GFM Network News


The 100th meridian west (solid line) has long been considered the divide between the relatively moist eastern United States, and the more arid West. Climate change may already have started shifting the divide eastward 
(dotted line).

Where the Great Plains began?

The 100th meridian may not mark the start of the Prairies much longer

It’s always been a point of pride in Manitoba that the Prairies begin here, at the 100th meridian. That north-south line cleaves North America in two from Mexico to Manitoba, as first noted in 1978 by explorer John Wesley Powell, who called it the boundary between the humid East and the arid West. Now scientists

The new Escarpment Habitat Protection Program is seeking landowners along the Manitoba Escarpment between the border and Riding Mountain National Park to voluntarily preserve their property, or parts of it, in its natural state in return for a one-time payment or tax receipt. The following participated in the program’s announcement July 8 at Alexander Ridge Park on the escarpment west of Miami, Man.: Tatiana Moroz (l), Manitoba Forestry Association, Kristen Malec, Manitoba Forestry Association, Tim Sopuck, CEO, Manitoba Habitat Heritage Corporation, Murray Seymour, chair, Pembina Valley Conservation District, Candice Bergen, MP Portage Lisgar and minister of state for social development, Roy Wood, chair, La Salle Redboine Conservation District, Justin Reid, manager, La Salle Redboine Conservation District and Cliff Greenfield, manager Pembina Valley Conservation District.

VIDEO: New voluntary program to protect Manitoba Escarpment

Participating landowners can still pasture livestock, produce hay, cut firewood and hunt, 
but they can’t burn, break or drain the land

A new voluntary program will offer financial incentives to encourage landowners to protect and restore the Manitoba Escarpment’s natural cover in perpetuity. The goal is not only to conserve flora and fauna providing esthetic benefits, but improve downstream water quality and reduce flooding and costly damage to infrastructure, Cliff Greenfield, manager of the Pembina Valley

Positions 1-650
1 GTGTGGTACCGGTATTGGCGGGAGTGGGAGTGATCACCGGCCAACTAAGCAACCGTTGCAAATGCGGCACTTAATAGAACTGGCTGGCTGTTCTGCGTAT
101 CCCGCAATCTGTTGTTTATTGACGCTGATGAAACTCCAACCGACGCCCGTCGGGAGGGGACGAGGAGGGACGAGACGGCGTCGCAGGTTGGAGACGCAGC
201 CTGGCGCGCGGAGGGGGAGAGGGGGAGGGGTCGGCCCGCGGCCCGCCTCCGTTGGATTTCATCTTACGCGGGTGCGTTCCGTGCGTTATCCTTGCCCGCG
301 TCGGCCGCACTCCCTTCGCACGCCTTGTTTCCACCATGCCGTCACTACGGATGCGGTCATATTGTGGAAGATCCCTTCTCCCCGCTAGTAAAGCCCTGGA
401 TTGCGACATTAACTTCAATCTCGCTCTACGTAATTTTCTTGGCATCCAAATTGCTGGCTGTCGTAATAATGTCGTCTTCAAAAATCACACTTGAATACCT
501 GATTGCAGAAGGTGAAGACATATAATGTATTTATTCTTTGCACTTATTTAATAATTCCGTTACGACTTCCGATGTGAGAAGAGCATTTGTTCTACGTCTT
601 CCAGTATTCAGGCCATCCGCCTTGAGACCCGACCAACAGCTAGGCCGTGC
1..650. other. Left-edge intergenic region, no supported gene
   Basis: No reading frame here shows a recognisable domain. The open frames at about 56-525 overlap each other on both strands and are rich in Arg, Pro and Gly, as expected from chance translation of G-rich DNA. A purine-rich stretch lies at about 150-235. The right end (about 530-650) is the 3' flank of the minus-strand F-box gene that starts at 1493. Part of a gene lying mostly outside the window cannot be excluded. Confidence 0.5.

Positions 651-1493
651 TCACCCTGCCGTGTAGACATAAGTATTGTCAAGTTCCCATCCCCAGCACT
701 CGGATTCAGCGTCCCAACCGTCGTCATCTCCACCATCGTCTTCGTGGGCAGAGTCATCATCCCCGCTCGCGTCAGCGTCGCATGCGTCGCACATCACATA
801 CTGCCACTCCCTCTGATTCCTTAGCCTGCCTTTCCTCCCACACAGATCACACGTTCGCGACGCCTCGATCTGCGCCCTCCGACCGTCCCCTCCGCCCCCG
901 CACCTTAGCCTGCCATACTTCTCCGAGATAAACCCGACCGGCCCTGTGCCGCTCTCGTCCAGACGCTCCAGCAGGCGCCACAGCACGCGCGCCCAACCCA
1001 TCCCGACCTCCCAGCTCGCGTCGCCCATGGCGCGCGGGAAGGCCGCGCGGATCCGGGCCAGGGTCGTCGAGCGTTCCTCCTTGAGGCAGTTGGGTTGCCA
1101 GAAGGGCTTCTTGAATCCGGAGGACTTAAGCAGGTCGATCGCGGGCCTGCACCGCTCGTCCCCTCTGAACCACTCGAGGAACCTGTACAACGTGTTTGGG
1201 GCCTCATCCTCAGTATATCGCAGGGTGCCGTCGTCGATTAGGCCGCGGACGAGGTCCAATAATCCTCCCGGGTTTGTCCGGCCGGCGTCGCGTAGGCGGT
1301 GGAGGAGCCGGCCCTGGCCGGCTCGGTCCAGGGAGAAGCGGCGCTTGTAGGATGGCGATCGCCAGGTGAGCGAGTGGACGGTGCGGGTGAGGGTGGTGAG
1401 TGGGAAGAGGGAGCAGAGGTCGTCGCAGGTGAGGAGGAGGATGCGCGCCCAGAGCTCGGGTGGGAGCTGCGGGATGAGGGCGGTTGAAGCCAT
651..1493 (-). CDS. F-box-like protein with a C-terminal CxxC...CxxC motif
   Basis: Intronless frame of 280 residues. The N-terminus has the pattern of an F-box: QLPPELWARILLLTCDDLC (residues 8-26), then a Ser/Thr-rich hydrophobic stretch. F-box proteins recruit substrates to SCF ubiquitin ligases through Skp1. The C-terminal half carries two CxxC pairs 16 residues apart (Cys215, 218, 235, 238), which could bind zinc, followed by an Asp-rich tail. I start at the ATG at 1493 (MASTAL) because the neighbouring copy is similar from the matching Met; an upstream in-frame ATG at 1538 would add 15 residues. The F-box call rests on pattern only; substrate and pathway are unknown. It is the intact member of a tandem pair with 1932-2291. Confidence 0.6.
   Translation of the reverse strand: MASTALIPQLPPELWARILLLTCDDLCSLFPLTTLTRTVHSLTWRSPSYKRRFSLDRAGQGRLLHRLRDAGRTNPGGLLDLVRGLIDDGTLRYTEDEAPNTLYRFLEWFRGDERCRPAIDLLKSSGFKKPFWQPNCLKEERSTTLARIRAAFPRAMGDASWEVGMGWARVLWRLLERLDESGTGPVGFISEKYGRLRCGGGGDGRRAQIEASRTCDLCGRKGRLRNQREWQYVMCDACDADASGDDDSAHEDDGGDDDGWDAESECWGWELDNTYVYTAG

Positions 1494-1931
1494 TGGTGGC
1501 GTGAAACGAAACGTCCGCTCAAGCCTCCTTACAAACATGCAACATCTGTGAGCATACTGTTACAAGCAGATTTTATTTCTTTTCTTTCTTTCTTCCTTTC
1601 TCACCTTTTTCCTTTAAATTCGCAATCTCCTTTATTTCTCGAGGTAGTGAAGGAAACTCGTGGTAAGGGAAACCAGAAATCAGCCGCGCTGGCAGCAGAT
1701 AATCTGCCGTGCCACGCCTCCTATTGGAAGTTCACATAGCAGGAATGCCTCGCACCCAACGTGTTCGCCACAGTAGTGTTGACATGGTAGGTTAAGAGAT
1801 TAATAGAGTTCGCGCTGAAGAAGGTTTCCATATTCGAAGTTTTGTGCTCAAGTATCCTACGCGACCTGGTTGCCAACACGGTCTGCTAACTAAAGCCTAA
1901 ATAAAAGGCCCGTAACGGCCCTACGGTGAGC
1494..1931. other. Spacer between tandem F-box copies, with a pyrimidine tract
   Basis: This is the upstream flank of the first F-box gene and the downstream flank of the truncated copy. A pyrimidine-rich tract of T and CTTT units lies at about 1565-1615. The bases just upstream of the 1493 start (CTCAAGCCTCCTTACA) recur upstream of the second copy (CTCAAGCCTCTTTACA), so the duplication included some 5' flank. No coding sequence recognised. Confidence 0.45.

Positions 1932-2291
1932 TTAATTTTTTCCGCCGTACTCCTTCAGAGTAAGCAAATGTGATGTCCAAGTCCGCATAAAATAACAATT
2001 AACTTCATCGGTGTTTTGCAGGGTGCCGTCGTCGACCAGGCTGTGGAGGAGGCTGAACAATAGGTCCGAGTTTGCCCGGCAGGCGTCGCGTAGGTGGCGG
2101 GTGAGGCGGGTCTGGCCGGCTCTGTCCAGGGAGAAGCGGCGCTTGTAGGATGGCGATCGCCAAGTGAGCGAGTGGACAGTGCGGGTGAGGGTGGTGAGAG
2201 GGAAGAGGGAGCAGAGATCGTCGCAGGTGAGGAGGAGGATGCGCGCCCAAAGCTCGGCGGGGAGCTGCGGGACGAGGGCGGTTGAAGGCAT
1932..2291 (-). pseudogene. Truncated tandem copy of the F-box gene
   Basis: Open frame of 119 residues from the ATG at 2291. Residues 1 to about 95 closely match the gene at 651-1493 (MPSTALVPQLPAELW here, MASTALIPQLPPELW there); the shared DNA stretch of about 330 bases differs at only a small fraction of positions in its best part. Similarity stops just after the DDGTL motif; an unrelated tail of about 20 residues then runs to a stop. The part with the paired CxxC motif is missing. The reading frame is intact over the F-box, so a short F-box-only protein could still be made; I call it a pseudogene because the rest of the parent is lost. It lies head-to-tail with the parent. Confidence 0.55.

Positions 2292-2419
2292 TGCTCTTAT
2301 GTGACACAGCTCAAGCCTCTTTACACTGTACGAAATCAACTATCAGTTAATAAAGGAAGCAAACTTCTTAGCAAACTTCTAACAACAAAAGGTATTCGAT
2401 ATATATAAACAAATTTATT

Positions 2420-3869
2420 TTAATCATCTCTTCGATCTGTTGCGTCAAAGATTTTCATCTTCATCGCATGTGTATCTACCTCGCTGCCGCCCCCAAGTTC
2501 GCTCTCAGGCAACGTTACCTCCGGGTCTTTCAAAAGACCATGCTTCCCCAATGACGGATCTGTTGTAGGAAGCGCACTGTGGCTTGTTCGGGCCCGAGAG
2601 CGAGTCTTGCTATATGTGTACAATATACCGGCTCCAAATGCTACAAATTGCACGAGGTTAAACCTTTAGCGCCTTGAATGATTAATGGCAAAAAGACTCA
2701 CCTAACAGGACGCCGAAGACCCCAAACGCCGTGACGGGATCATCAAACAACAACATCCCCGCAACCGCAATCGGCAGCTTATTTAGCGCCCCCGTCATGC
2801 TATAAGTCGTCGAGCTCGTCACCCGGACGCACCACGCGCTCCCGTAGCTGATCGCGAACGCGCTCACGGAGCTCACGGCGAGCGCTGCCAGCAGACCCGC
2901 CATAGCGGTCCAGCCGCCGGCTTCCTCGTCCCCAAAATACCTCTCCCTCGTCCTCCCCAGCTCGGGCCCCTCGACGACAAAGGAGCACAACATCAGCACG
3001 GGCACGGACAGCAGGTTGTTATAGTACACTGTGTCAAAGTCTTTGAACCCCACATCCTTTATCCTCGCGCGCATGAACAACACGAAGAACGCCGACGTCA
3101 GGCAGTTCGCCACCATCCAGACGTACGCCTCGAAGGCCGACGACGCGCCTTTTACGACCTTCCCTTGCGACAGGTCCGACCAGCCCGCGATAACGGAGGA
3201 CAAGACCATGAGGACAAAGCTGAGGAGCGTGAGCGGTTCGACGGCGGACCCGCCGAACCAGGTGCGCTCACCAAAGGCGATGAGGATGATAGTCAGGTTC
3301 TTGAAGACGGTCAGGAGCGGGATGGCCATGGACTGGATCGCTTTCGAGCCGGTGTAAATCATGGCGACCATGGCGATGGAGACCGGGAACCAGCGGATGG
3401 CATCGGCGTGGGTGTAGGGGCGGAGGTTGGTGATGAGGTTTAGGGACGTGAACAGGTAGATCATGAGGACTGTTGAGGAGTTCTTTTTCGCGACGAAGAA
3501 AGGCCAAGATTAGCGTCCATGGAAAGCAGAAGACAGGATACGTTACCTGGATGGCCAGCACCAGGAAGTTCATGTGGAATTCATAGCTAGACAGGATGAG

Dry soil a concern for some on the Prairies

Dry soil conditions heading into winter could cause problems next spring. “There are some concerns with pasture recovery and just starting up the season next year,” said Trevor Hadwen, agro-climate specialist with Agriculture and Agri-Food Canada. “In terms of native pasture, the dry fall doesn’t allow the recharge of the soil moisture, which doesn’t allow

Prairie dog families know how to get along

If the relatives have left, then it’s time for you to leave too — if you are a prairie dog, that is. A study published in Science by behavioural ecologist John Hoogland of the University of Maryland says for most animals, individuals leave a territory to avoid competition with nearby relatives, such as mother or

A swinging bridge with more lives than a cat

The Souris suspension bridge has graced the picturesque riverside community of Souris, Man. for the past 109 years. At 178 metres (582 feet) in length, it was once considered to be the longest suspension bridge in the British Commonwealth, and until recently it retained the title of “Canada’s longest historic suspension bridge.” Constructed in 1904


OUR HISTORY: September 1954

CCo-operator> editor Quincy Martinson decided to be a little more colourful than usual with prose describing the Dominion Bureau of Statistics crop estimate for Sept. 1954. Our main Sept. 23 headline was “Cosmopolitan home despoiled by vandals,” referring to more than 200 million bushels of wheat that had been robbed from the Prairies that year.

OUR HISTORY: February 11, 1982

Our Feb. 11, 1982 issue reported on Transport Minister Jean-Luc Pepin’s announcement that a process would be established to eliminate the 85-year-old Crowsnest Pass rate agreement. The railways would receive commercial rates and farmers would be compensated by a federal subsidy. University of Manitoba economist Dr. Clay Gilson was appointed to head a negotiating process

Frost touches the Prairies

winnipeg / reuters / Temperatures dipped slightly below freezing on parts of the Canadian Prairies May 24 overnight, but damage to newly emerged crops looked to be minor, an agricultural meteorologist said. A few regions dipped slightly below freezing for several hours overnight, including parts of southern Alberta, southern and central Saskatchewan and northern Manitoba,


New inventions draw the crowds

The history of agricultural innovation in Western Canada is replete with inventions that came from the mind of a farmer and were built, initially, in his back shop. Some of those inventions are now in use on farms across the Prairies and beyond. And some of them were launched in Brandon at the Inventor’s Showcase,

Dry winter a worry for cattle, winter wheat

Canada’s western farm belt is the driest it has been in five years, raising concerns for cattle and winter cereals. Large pockets of the Prairie provinces have received less than 40 per cent of normal precipitation during the past three months, according to federal Agriculture Department maps. “We have a lot of winter ahead of